Department Of Labor Questions Homebuilder Minimum Wage And Overtime Pay
Recently the Department of Labor announced that it would be investigating homebuilders to see if they are paying workers the overtime pay and minimum wage they deserve. The move is part of a growing national concern that workers in many industries are not receiving sufficient pay.
The Fair Labor Standards Act provides that employees must earned minimum wages (typically $7.25/hour) and that all employees who are not exempt from the FLSA be paid at a rate of one and one half their regular rate of pay for all hours worked in excess of 40 hours in any work week. Despite this simple sounding rule, overtime laws are incredibly complex and are the source of much employment litigation.
Members of the trade group Builders of America have recently received letters asking for detailed payroll information. How construction workers are paid can create confusion since many times contractors are not paid directly but through subcontractors. As with any type of work however, it is critical you are paid what you deserve.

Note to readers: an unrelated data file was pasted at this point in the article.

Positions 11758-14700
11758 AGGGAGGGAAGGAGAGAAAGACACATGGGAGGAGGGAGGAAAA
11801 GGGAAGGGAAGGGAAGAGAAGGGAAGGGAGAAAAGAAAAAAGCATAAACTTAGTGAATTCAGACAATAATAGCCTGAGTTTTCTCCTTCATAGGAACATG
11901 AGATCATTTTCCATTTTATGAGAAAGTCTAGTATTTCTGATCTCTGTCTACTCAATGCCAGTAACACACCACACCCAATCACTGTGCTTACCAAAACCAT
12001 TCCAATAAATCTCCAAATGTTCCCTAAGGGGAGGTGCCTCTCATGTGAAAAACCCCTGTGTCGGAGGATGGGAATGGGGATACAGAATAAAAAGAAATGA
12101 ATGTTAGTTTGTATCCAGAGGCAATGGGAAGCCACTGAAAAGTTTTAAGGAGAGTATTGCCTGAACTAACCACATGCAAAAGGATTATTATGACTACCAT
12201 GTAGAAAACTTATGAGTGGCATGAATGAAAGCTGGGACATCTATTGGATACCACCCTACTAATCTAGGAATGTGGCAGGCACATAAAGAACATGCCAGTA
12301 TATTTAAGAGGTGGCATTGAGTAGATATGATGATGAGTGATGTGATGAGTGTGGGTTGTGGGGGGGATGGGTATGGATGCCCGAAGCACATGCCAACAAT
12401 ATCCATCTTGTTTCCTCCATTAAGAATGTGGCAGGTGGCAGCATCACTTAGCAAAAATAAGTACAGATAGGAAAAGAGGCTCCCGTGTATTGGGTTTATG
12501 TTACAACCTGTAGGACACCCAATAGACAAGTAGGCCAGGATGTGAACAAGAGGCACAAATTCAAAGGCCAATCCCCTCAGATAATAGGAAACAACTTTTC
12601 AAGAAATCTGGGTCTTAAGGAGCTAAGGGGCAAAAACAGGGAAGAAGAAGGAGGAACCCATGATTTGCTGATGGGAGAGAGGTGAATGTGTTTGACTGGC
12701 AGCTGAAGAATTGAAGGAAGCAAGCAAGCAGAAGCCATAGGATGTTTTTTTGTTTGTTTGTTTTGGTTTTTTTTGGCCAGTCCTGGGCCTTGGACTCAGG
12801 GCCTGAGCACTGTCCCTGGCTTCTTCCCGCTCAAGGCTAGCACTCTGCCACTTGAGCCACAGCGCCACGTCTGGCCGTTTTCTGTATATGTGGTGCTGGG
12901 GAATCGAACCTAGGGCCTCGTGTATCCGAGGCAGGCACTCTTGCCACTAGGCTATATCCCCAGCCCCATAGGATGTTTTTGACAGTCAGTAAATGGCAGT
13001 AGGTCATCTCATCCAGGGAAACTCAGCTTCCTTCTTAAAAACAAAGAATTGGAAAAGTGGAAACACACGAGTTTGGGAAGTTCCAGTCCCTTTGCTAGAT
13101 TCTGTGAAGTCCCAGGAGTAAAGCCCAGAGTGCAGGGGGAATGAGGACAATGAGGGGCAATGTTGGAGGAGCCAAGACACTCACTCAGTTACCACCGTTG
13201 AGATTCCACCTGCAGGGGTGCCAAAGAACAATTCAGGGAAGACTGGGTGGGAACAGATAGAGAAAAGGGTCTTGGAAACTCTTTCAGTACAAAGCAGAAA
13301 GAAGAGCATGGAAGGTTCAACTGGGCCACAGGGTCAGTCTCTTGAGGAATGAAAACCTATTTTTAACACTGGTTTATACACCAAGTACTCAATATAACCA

One of the most important factors in determining whether you are entitled to overtime pay for your work is if you are exempt. Exemptions provide that if you make more than a certain amount per week and perform a certain type of work, then you are not entitled to overtime pay, no matter how many hours you work. However, if you are non-exempt, then your employer must pay you time and a half for every hour worked more than 40 in any workweek.
With the Department of Labor and other industries cracking down on overtime pay and minimum wage, it’s a good time to ask yourself if you are getting the pay you deserve. The FLSA is a complicated statute with many rules and exemptions. If you have questions concerning your pay, our experienced Atlanta wage and hour attorneys can help. For more information or if you have questions regarding minimum wage or overtime pay, contact our knowledgeable Georgia overtime pay attorneys for a confidential consultation.